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Infect Genet Evol. 2016 Oct;44:69-75. doi: 10.1016/j.meegid.2016.06.026. Epub 2016 Jun 14.

More parasitic myositis cases in humans in Australia, and the definition of genetic markers for the causative agents as a basis for molecular diagnosis.

Author information

1
Faculty of Veterinary and Agricultural Sciences, The University of Melbourne, Victoria, Australia.
2
Australian National Wildlife Collection, Commonwealth Scientific and Industrial Research Organisation, Canberra, Australia.
3
Pathology Queensland, Townsville Hospital, Queensland, Australia.
4
Department of Microbiology and Infectious Diseases, Royal Hobart Hospital, Tasmania, Australia.
5
Department of Neurology, The Townsville Hospital, Queensland, Australia.
6
Anatomical Pathology, Royal Brisbane & Women's Hospital, Herston, Queensland, Australia; Department of Molecular and Cellular Pathology, School of Medicine, University of Queensland, Queensland 4006, Australia.
7
Electron Microscope Unit, Pathology Queensland, Royal Brisbane & Women's Hospital, Queensland, Australia.
8
School of Medical and Applied Sciences, Central Queensland University, Rockhampton, North Rockhampton, Queensland, Australia. Electronic address: r.bradbury@cqu.edu.au.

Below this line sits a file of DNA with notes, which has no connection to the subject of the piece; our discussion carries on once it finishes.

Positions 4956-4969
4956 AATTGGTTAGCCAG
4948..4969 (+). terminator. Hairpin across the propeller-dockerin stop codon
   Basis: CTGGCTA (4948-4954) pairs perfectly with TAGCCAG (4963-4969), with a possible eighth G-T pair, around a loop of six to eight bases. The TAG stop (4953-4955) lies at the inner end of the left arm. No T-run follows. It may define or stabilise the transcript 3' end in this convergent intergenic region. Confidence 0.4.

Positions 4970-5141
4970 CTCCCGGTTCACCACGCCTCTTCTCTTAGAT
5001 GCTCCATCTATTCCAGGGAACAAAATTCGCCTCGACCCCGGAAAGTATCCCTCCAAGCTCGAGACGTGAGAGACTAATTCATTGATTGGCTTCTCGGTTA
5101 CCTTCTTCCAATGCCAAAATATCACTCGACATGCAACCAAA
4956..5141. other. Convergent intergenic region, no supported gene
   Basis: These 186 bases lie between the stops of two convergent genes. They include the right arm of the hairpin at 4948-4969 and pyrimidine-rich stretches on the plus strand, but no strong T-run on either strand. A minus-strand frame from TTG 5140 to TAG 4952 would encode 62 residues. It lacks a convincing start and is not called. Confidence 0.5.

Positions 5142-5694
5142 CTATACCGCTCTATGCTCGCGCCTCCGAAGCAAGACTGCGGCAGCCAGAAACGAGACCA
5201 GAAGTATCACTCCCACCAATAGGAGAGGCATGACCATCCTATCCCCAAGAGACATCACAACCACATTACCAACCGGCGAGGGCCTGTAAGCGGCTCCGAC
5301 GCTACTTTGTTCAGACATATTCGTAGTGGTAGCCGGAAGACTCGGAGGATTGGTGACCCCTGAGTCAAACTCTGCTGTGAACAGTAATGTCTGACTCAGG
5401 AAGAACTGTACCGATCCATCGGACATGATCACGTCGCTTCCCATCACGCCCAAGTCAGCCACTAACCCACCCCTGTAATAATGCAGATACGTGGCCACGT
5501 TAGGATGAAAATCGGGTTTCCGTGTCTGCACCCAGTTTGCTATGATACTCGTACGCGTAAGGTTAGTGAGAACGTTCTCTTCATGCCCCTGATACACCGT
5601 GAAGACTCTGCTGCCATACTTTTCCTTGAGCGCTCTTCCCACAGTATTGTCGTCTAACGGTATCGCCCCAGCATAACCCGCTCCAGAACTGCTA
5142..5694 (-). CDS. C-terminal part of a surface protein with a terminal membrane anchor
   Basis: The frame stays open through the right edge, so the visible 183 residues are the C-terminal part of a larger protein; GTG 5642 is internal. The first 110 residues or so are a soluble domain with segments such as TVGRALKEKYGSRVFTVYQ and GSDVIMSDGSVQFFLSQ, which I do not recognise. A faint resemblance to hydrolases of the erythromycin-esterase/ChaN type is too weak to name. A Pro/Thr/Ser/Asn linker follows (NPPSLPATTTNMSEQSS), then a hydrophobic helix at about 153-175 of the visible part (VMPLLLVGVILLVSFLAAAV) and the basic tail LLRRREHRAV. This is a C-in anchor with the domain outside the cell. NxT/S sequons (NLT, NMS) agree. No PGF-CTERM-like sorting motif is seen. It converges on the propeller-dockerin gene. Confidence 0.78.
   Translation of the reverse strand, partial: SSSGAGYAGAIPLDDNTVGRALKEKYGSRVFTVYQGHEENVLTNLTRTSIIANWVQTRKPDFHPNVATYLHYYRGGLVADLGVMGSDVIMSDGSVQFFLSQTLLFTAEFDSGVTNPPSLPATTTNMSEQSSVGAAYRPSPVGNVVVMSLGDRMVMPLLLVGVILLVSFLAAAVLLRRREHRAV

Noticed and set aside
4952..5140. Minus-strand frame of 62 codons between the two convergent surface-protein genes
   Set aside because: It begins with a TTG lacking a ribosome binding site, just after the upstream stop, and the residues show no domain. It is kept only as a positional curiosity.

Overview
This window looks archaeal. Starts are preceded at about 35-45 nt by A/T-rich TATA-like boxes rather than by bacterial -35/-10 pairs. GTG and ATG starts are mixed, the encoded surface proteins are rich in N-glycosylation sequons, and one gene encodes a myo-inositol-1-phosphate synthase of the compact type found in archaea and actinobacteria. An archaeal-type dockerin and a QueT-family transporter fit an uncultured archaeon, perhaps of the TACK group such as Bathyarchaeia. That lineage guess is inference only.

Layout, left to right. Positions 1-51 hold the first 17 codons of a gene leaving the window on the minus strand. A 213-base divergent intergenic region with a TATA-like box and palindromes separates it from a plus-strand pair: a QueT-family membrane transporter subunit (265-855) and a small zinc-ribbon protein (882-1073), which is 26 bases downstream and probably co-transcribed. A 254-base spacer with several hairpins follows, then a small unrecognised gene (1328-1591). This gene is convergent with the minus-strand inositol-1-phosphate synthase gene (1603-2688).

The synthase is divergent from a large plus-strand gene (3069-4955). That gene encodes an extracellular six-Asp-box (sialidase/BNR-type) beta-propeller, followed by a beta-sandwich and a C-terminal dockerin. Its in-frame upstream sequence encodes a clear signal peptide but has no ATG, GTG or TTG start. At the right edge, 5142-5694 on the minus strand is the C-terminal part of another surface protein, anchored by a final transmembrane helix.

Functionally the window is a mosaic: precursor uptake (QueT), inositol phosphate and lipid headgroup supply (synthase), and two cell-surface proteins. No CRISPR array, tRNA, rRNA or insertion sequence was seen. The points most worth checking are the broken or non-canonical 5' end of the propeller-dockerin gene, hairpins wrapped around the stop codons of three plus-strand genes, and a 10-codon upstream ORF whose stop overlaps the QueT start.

9
Faculty of Veterinary and Agricultural Sciences, The University of Melbourne, Victoria, Australia. Electronic address: robinbg@unimelb.edu.au.

Abstract

Since 1998, there have been six reported human cases of myositis in Australia, attributable to infection with the nematode Haycocknema perplexum. However, an unequivocal diagnosis of H. perplexum infection and associated disease has been seriously compromised by a lack of molecular markers for this nematode. Here, we report new cases of disseminated myositis in two male patients from the states of Queensland and Tasmania in Australia, respectively; genetically characterize the causative agent from each case; and, also establish a PCR-based sequencing approach as a tool to support the diagnosis of future cases and to underpin epidemiological studies.

KEYWORDS:

Australia; Disseminated myositis; Haycocknema perplexum; Human; Nematode

PMID:
27312103
DOI:
10.1016/j.meegid.2016.06.026
[Indexed for MEDLINE]

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